Fauci: China spread ‘misinformation’ about the coronavirus

Dr. Anthony Fauci told Fox News that China gave “misinformation” about COVID-19 that left him — and the world — caught off guard.

The public face of President Donald Trump’s coronavirus response gave cautious criticism of China’s regime Saturday, telling Fox’s Jesse Watters that an investigation into the spread of false information will have to take place when the pandemic passes, Fox News reported.

“So whose ever fault that was, you know, we’re gonna go back and take a look at that when this is all over. But clearly, it was not the right information that was given to us,” Fauci said, according to Fox.

His message comes as many Republicans have accused China and the World Health Organization (WHO) of suppressing the outbreak.

“We did not get correct information”

Dr. Fauci has generally avoided pointing fingers over the coronavirus, opting instead to give careful, qualified assessments of what went wrong and when (if ever) the economy can open up again. But in an interview with Watters on Saturday, the Trump official adopted a slightly more aggressive tone as the Fox host grilled him about his own response to the pandemic, including his opinion in January that the virus was not a serious health threat.

The immunologist told Watters that he and members of the coronavirus task force were then working with unreliable information provided by the Chinese regime about how the virus spreads. Early on, China gave the impression that the virus was only spreading between animals and humans, obscuring the reality that it was a potential pandemic with the ability to infect human populations rapidly.

“When it became clear that not only is it transmitted efficiently from human to human, but that it was very, very contagious in the sense of easily transmittable, and it also had a high degree of morbidity and mortality. At that point, it became very clear that we were in for a problem because we were getting travel cases from China,” Fauci said, according to Fox. He went on:

And even though we cut off the Chinese pretty quickly, once it seeded in this country, then it does what any highly transmissible virus does. So there’s nothing inconsistent about the information we had.

Watters noted that Dr. Fauci has praised the World Health Organization (WHO), which has come under attack recently by Trump and many Republican lawmakers over a perceived closeness with the Chinese regime. Asked if he was “misled” by China and the WHO, Dr. Fauci avoided assigning blame too directly, but he did say that “we did not get correct information” that “was propagated right from the beginning.”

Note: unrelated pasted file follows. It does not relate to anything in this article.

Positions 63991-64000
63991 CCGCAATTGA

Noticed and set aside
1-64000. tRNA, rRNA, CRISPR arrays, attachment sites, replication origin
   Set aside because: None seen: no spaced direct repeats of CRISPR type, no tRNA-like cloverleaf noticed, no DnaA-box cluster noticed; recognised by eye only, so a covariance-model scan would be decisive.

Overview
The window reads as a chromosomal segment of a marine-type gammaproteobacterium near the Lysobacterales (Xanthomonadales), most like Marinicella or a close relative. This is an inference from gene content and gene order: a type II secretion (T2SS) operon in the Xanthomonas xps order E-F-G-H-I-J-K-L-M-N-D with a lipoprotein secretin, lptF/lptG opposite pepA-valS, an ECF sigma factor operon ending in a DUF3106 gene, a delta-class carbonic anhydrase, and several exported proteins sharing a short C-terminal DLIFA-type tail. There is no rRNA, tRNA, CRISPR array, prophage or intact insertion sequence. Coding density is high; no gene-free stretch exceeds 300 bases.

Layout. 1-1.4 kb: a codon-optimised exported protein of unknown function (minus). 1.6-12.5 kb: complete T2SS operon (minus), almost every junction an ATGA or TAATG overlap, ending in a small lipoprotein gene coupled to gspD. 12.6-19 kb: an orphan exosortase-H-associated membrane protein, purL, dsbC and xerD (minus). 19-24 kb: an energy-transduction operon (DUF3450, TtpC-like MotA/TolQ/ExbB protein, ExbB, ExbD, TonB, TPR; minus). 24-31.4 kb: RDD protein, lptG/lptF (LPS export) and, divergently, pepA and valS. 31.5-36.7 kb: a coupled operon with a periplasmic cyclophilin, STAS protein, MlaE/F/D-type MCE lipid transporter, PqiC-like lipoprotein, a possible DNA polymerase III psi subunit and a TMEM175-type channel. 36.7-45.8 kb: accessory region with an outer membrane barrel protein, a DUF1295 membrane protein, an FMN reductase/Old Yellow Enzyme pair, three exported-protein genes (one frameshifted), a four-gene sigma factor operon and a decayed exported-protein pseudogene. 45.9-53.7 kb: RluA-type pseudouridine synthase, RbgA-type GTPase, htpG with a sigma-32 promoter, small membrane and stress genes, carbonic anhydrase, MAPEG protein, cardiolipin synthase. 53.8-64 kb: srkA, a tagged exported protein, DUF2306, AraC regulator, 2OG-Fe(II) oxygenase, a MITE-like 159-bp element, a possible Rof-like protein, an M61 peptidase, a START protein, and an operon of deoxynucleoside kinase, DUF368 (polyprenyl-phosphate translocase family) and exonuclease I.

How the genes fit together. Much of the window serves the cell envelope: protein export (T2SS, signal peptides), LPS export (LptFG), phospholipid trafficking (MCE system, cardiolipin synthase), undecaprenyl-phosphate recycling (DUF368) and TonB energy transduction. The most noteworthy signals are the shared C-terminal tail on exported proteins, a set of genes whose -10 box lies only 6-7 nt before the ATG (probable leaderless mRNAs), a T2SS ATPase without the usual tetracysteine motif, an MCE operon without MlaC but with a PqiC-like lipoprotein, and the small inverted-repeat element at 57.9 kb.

“They said this was just animal to human, period. Now, we know retrospectively that there was ongoing transmission from human to human in China, probably at least a few weeks before then,” the doctor said, according to Fox. Watch below:

“It boggles my mind”

Elsewhere, Fauci has expressed amazement that wet markets in China, where wildlife are packed together and come into contact with human consumers, are still open, despite the devastation of the ongoing pandemic. Wet markets are seen as a possible point of origin for the virus, although exactly where it came from is still unclear.

“It boggles my mind how, when we have so many diseases that emanate out of that unusual human-animal interface, that we just don’t shut it down,” he told Fox News earlier this month.

But as Republicans blame China and the WHO for an alleged coverup of the outbreak, Democrats have largely focused their attacks on President Trump. The mainstream media have snapped back into full impeachment mode (did they ever stop?), with a new article from The New York Times this weekend claiming that Trump ignored early warning signs.

While seen by many as a trusted expert, Dr. Fauci himself has also come under fire for making draconian recommendations that Americans be issued “immunity cards,” while others have criticized Fauci for pushing the nation, perhaps rashly, toward a country-wide lockdown that has devastated the economy. President Trump retweeted a call to fire Dr. Fauci on Easter Sunday, Axios noted, but just a day later, the two dismissed any speculation of a rift, according to The Washington Times.

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